In "A Rose for Emily," the seemingly random revelations of the townspeople/narrator enable the narrator to shock readers with a surprise ending.
Placed chronologically, Emily's poisoning of Homer is painfully obvious. Relating the events to the reader in a random manner enables the narrator to surprise the reader with Homer's skeleton and the grey hair on the pillow. That is the direct answer to your question. Of course, the events only appear to be given randomly. The plot is obviously carefully manufactured.
The narration is the "we" of the town. The townspeople relate events from outside of Emily's home. The narration tells only what could be seen from the outside, not from the inside. Bits and pieces of Emily's history and actions--such as the buying of poison--are related to the reader as the person involved might have related it to others. Again, the pharmacist is an example.
The narration makes the surprise ending possible. The "we" relate only what they know at the time events occur during all of the flashbacks that dominate the story.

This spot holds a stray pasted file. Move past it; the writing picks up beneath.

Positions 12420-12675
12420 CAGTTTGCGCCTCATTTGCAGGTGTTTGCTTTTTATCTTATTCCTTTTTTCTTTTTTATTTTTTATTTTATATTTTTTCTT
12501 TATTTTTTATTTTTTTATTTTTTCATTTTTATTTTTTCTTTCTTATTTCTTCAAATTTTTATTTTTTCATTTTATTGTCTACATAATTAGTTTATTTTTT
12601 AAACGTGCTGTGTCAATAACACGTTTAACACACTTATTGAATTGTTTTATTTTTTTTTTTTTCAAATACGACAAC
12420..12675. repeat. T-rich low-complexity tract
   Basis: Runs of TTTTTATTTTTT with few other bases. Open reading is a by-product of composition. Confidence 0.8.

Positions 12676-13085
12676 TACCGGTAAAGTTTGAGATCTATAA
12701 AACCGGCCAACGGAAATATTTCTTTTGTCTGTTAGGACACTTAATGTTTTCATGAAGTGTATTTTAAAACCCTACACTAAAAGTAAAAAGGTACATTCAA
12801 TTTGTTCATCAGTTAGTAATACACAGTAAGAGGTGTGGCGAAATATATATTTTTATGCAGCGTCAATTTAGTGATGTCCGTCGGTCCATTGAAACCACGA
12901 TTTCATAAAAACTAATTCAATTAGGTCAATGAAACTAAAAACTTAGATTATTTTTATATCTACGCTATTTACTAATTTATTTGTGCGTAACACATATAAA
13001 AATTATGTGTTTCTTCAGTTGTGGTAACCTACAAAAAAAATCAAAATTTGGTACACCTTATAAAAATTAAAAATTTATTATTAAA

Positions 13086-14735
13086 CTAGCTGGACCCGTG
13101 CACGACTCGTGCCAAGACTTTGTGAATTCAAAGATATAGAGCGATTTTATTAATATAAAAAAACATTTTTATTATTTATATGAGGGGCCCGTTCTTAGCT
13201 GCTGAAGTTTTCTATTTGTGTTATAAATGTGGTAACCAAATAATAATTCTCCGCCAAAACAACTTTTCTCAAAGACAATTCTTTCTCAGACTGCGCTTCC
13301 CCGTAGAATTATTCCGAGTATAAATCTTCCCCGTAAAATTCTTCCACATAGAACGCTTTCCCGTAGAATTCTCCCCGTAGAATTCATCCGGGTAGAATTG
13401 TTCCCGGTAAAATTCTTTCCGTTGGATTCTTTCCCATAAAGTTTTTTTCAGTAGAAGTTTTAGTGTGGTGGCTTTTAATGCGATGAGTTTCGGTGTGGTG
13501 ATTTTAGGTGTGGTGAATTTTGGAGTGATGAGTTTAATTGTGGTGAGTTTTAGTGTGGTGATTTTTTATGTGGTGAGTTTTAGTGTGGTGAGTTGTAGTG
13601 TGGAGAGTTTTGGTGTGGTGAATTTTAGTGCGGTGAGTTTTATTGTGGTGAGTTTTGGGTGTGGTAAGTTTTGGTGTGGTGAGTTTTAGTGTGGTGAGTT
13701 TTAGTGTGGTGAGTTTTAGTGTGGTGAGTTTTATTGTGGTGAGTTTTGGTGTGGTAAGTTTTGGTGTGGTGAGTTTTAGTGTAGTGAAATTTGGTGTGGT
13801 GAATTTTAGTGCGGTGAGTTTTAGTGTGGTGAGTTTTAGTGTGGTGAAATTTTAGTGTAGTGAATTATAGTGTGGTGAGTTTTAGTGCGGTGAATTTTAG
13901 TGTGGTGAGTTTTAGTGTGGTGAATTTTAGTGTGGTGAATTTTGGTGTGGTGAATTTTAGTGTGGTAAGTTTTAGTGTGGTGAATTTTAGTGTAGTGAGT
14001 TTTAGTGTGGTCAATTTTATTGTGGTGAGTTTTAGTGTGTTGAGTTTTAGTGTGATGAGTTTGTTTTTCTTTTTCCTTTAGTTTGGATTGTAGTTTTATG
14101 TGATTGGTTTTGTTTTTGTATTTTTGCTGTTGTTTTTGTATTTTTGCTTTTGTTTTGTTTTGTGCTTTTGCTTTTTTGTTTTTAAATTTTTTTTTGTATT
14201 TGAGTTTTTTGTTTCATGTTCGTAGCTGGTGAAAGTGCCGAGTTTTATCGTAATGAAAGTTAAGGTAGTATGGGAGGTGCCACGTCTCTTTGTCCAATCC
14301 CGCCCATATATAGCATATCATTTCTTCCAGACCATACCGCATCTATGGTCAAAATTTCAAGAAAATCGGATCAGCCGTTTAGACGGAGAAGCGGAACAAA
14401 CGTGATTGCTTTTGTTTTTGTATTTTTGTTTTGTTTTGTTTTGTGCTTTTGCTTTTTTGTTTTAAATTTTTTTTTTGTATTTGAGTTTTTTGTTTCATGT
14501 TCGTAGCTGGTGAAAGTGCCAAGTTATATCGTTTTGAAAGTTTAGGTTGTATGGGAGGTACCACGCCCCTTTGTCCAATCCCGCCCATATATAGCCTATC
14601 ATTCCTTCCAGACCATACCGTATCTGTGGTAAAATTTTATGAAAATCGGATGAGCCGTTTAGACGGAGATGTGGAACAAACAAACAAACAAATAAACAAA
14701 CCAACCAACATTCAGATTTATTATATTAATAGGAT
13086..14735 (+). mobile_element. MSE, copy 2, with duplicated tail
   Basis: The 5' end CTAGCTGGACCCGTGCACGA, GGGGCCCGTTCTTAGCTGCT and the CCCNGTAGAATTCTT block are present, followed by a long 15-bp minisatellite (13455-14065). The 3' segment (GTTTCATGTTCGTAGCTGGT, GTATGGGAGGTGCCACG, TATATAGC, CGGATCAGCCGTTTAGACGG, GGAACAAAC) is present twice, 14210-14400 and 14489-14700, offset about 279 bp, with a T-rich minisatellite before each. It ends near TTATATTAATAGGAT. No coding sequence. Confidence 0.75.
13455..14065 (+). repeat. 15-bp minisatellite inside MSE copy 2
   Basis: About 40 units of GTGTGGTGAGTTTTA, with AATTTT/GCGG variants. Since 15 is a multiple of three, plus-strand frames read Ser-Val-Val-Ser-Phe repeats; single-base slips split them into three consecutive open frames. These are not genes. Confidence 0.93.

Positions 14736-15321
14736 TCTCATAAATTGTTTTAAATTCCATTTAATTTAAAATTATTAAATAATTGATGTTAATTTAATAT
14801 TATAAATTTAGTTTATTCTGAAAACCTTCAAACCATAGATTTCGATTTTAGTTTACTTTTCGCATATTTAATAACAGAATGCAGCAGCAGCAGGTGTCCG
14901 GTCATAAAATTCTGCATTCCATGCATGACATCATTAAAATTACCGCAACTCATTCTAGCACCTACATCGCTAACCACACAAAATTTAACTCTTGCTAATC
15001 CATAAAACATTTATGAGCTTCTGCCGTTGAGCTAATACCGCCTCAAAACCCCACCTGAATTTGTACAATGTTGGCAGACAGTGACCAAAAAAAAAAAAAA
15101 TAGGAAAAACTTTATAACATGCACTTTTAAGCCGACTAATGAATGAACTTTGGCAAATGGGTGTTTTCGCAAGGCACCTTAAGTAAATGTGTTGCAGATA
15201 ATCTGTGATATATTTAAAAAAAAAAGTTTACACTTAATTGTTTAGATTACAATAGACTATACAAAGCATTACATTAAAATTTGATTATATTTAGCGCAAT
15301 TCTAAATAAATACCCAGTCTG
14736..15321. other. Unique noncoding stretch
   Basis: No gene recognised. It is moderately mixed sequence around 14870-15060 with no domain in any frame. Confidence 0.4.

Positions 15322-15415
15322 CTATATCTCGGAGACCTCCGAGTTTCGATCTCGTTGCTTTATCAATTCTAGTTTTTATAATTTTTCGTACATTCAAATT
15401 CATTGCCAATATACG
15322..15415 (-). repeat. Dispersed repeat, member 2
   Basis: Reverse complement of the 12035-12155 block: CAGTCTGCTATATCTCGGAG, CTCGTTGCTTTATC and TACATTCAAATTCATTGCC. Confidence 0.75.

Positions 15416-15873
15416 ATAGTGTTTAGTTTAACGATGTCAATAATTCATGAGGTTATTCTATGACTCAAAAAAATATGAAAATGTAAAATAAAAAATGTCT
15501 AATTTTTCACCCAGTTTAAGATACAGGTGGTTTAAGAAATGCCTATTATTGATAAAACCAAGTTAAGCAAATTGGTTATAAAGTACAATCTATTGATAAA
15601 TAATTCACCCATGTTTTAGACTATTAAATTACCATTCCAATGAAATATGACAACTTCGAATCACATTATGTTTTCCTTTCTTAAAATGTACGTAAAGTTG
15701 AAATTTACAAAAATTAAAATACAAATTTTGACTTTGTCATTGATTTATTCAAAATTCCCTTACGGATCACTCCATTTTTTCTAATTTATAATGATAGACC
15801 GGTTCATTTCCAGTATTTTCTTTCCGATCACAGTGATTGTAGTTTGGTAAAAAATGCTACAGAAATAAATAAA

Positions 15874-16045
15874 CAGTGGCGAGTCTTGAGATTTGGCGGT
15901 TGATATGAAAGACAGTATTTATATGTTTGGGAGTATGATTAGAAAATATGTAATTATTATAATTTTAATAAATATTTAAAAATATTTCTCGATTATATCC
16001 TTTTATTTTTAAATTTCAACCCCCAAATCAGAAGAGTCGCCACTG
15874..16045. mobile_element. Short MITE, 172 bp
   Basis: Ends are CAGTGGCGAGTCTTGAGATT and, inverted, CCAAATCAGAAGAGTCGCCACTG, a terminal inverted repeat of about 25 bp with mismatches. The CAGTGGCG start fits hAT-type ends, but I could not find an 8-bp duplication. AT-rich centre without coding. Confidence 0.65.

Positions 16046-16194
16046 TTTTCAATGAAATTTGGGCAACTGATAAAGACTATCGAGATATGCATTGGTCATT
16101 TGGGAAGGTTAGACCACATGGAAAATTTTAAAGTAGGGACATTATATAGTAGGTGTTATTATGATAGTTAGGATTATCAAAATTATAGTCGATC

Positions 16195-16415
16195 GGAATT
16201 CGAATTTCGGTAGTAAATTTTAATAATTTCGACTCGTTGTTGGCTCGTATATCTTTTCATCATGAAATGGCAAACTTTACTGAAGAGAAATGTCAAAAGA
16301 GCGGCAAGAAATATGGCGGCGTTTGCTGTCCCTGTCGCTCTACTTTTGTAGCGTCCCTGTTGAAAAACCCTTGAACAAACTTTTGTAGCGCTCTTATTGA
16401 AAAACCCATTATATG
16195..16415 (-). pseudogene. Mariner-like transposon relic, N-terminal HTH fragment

There are several stylistic devices that Faulkner chooses for A Rose for Emily, and given the fact that the point of view is a third person omniscient and is intended to be told from the perspective of the townsfolk, it would be much different to narrate the way a detached omniscient narrator would. Should a detached objective and omniscient third person narrator be telling the story, its chronology would be organized, sequential, and causative. However, the disruption in chronology is necessary for us, as witnesses and as "guests" in the story, to acquire the information at the same rate, and in the same pattern that the towns folk got it. That way we are all at tandem and we are all part of the action. Plus, the story is also told as gossip, and you know that gossip never comes in an organized nor sequential way either.